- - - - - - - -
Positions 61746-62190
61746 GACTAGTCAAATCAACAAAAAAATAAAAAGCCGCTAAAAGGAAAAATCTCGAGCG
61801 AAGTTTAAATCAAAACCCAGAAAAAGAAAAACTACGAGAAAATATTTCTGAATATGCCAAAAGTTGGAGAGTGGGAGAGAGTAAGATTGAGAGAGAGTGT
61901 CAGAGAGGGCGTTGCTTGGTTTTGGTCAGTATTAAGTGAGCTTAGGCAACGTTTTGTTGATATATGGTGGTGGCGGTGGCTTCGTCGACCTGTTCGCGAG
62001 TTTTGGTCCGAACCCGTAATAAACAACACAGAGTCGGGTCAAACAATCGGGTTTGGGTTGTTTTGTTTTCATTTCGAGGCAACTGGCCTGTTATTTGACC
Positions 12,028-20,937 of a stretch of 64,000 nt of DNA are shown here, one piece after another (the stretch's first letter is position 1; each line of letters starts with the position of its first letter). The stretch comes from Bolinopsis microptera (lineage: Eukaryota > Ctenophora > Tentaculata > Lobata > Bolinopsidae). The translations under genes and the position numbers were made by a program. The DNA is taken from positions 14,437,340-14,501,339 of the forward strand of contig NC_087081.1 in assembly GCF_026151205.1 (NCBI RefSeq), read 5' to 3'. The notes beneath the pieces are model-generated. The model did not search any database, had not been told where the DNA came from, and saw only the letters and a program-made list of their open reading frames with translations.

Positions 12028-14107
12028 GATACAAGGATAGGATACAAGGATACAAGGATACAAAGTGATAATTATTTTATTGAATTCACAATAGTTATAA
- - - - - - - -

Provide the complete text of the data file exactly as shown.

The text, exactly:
Positions 61746-62190
61746 GACTAGTCAAATCAACAAAAAAATAAAAAGCCGCTAAAAGGAAAAATCTCGAGCG
61801 AAGTTTAAATCAAAACCCAGAAAAAGAAAAACTACGAGAAAATATTTCTGAATATGCCAAAAGTTGGAGAGTGGGAGAGAGTAAGATTGAGAGAGAGTGT
61901 CAGAGAGGGCGTTGCTTGGTTTTGGTCAGTATTAAGTGAGCTTAGGCAACGTTTTGTTGATATATGGTGGTGGCGGTGGCTTCGTCGACCTGTTCGCGAG
62001 TTTTGGTCCGAACCCGTAATAAACAACACAGAGTCGGGTCAAACAATCGGGTTTGGGTTGTTTTGTTTTCATTTCGAGGCAACTGGCCTGTTATTTGACC
Positions 12,028-20,937 of a stretch of 64,000 nt of DNA are shown here, one piece after another (the stretch's first letter is position 1; each line of letters starts with the position of its first letter). The stretch comes from Bolinopsis microptera (lineage: Eukaryota > Ctenophora > Tentaculata > Lobata > Bolinopsidae). The translations under genes and the position numbers were made by a program. The DNA is taken from positions 14,437,340-14,501,339 of the forward strand of contig NC_087081.1 in assembly GCF_026151205.1 (NCBI RefSeq), read 5' to 3'. The notes beneath the pieces are model-generated. The model did not search any database, had not been told where the DNA came from, and saw only the letters and a program-made list of their open reading frames with translations.

Positions 12028-14107
12028 GATACAAGGATAGGATACAAGGATACAAGGATACAAAGTGATAATTATTTTATTGAATTCACAATAGTTATAA